Complexity and Efficiency in Repeated Games and Negotiation
This paper considers the ‘negotiation game’ (Busch and Wen ) which combines the features of two-person alternating offers and repeated games. Despite the forces of bargaining, the negotiation game in general admits a large number of equilibria, some of which involve delay in agreement and inefficiency. In order to isolate equilibria in this game, we explicitly consider the complexity of implementing a strategy, introduced in the literature on repeated games played by automata. It turns out that when the players have a preference for less complex strategies (even at the margin) only efficient equilibria survive. Thus, complexity and bargaining in tandem may offer an explanation for co-operation in repeated games.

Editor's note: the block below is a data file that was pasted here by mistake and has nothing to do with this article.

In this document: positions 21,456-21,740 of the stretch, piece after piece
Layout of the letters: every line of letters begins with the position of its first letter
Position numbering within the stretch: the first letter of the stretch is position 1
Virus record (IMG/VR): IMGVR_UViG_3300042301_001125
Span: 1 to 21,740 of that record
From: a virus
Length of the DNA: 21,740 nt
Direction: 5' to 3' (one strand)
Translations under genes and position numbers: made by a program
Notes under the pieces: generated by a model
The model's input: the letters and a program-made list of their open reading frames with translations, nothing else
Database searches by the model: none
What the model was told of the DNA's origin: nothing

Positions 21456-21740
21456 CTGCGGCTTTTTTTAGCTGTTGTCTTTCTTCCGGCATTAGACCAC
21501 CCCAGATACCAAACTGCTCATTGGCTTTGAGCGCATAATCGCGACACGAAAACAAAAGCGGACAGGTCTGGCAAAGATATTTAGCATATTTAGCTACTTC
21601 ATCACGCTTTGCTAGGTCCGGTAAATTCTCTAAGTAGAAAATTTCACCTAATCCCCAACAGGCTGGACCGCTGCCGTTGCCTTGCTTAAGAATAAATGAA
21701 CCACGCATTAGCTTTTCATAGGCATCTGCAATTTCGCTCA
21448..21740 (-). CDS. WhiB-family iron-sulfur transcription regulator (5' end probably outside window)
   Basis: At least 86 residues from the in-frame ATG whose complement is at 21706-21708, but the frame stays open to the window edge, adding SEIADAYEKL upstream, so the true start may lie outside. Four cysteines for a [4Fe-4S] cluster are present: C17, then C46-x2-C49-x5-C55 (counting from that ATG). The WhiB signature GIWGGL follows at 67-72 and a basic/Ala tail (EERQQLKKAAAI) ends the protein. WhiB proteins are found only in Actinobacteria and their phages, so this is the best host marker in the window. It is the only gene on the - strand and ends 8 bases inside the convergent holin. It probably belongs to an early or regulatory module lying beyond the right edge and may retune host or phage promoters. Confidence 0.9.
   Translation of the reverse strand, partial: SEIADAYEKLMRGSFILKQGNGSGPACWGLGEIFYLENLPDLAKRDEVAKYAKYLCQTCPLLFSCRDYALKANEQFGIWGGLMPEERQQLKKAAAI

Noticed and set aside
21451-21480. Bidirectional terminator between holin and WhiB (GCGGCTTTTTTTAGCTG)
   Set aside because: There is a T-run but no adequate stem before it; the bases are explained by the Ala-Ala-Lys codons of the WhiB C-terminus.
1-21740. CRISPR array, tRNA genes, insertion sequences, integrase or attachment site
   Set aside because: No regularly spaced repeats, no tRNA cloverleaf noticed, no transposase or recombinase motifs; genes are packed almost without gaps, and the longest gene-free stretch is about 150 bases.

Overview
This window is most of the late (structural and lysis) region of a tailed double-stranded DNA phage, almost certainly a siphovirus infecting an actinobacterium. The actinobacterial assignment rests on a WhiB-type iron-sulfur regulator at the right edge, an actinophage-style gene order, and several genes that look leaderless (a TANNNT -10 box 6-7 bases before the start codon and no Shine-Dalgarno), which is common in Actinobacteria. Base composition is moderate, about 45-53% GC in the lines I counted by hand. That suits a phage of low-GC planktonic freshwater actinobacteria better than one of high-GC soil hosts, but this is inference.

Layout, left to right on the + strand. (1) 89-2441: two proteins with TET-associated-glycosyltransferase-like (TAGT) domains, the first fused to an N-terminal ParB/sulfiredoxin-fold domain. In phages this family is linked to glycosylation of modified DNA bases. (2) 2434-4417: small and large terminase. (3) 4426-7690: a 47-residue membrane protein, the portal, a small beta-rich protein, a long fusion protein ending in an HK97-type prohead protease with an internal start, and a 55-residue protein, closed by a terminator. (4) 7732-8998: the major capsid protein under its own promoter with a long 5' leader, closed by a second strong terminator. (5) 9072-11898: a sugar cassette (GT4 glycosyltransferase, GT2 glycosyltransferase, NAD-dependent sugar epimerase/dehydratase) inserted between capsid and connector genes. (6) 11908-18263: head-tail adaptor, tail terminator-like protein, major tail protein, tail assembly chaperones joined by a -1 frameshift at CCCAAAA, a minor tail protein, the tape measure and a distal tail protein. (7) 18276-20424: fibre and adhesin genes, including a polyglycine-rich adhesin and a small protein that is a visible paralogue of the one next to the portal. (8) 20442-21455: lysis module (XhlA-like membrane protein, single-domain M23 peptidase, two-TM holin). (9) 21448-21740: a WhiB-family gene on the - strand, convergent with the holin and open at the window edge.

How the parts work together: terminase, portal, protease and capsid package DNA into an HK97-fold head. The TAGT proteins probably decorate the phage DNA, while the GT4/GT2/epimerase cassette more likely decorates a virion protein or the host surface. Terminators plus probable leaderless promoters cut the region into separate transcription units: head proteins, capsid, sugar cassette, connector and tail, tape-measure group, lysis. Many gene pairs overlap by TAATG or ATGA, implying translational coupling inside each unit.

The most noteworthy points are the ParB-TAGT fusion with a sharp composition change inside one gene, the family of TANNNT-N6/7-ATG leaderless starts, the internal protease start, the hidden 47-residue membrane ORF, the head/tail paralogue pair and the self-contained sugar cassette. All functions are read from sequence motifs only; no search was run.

|Date of creation:||Mar 2004|
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